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Man With Pitcher

By Elizabeth Cranford Garcia

Man With Pitcher

Luke 22:10-12

 

I think all days have been the same—

dry days of bread, of shuffling

to synagogue, and back to empty rooms.

 

Today, a moth

flitted around my ear, settled

on my shoulder: Make ready.

 

From nowhere, from the dusty air, a purpose

moves my feet to some new thing, to open doors

stuck tight with grit of all that I’ve shut out.

 

Light shimmers through the air, caught

on cobwebs, floating motes, as if these years, time

has gathered here to wait

 

for the opening of this door, to remind me:

I am only an old man with empty rooms.

A vision of it once—swept clean,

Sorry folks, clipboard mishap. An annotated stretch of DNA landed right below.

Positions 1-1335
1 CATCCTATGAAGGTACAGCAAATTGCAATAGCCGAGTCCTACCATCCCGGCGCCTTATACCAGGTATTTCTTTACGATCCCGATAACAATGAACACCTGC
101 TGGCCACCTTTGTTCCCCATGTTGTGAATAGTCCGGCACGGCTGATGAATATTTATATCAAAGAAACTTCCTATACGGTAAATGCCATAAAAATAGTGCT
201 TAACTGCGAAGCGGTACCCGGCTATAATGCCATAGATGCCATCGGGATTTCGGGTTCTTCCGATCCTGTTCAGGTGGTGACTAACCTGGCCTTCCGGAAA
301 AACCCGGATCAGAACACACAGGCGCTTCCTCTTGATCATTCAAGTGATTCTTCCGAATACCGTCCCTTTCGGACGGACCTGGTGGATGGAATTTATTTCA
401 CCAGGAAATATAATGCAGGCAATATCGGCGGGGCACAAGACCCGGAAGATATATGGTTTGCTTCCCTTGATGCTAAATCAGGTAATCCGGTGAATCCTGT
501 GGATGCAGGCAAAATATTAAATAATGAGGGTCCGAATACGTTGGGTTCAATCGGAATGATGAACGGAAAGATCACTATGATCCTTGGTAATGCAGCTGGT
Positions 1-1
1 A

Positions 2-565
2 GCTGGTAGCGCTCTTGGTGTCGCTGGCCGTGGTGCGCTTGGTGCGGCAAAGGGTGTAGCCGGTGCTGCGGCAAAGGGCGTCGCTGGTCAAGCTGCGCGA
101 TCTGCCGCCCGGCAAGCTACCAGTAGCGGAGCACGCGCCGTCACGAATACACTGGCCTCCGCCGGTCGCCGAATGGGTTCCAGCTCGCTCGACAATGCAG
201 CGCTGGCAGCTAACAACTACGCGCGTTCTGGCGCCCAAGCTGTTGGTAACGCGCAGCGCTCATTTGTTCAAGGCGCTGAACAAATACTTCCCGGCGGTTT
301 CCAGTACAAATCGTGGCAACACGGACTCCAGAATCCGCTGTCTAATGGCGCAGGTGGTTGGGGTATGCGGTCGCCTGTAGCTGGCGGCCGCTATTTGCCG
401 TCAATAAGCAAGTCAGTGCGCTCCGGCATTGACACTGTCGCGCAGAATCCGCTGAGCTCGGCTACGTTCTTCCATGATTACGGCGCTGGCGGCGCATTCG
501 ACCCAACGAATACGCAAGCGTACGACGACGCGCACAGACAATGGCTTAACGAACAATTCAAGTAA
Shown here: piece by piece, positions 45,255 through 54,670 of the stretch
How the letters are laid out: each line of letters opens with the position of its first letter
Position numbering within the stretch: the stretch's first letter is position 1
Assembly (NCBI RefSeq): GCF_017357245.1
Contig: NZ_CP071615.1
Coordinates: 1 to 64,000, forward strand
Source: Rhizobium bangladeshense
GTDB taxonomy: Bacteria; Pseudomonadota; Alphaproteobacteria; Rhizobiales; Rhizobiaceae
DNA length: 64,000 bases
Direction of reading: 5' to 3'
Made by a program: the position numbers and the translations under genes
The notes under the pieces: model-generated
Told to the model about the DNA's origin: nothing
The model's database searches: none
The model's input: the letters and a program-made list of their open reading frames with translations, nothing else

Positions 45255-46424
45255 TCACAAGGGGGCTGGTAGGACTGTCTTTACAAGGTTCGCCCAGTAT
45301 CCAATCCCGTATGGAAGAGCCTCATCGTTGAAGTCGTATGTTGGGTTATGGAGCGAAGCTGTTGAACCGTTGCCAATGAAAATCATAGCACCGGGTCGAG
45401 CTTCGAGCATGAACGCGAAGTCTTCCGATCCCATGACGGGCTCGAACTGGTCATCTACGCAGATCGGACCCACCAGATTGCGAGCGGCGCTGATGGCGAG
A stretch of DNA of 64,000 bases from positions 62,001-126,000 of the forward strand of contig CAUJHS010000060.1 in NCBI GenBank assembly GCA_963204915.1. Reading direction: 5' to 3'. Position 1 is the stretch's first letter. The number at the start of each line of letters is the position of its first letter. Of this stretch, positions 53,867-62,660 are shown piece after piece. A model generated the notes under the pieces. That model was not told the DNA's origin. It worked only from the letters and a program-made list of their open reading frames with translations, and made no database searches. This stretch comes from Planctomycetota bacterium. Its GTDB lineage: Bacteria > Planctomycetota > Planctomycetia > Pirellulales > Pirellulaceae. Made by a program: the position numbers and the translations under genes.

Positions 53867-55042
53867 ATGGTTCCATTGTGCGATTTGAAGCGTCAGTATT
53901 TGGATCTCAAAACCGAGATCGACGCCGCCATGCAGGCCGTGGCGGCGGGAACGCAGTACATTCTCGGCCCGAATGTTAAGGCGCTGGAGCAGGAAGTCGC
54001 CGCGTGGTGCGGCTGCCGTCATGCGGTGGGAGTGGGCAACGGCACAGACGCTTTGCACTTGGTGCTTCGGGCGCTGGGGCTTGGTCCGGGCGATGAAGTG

and lit with laughter, with the clink of cups,

of faces raised—who will fill these rooms?

Again it comes: Make ready.

 

This, the only thought I follow, hands first, feet

dragging behind, flagging down

the dust, waving my arms to God—

 

I’m still here! and Who will fill these rooms?

And on my knees, scrubbing stone

to bone—her bones

 

laid bare by now—to be that shroud,

forever threaded to her body! I cast myself

along the floor, cast water—pitcher

 

after pitcher—making ready

for I know not what, but all my joints

in motion, in a hope I had forgotten:

 

Lord, fill my rooms.

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About Elizabeth Cranford Garcia

Elizabeth Cranford Garcia is the current Poetry Editor for Dialogue: a Journal of Mormon Thought, previous Poetry Editor for Segullah, and a contributor to Fire in the Pasture: 21st Century Mormon Poets. Her work has appeared in a variety of journals and anthologies, and her first chapbook, Stunt Double, was published in 2015 through Finishing Line Press. Her three small children compete with her writing for attention, and usually win.

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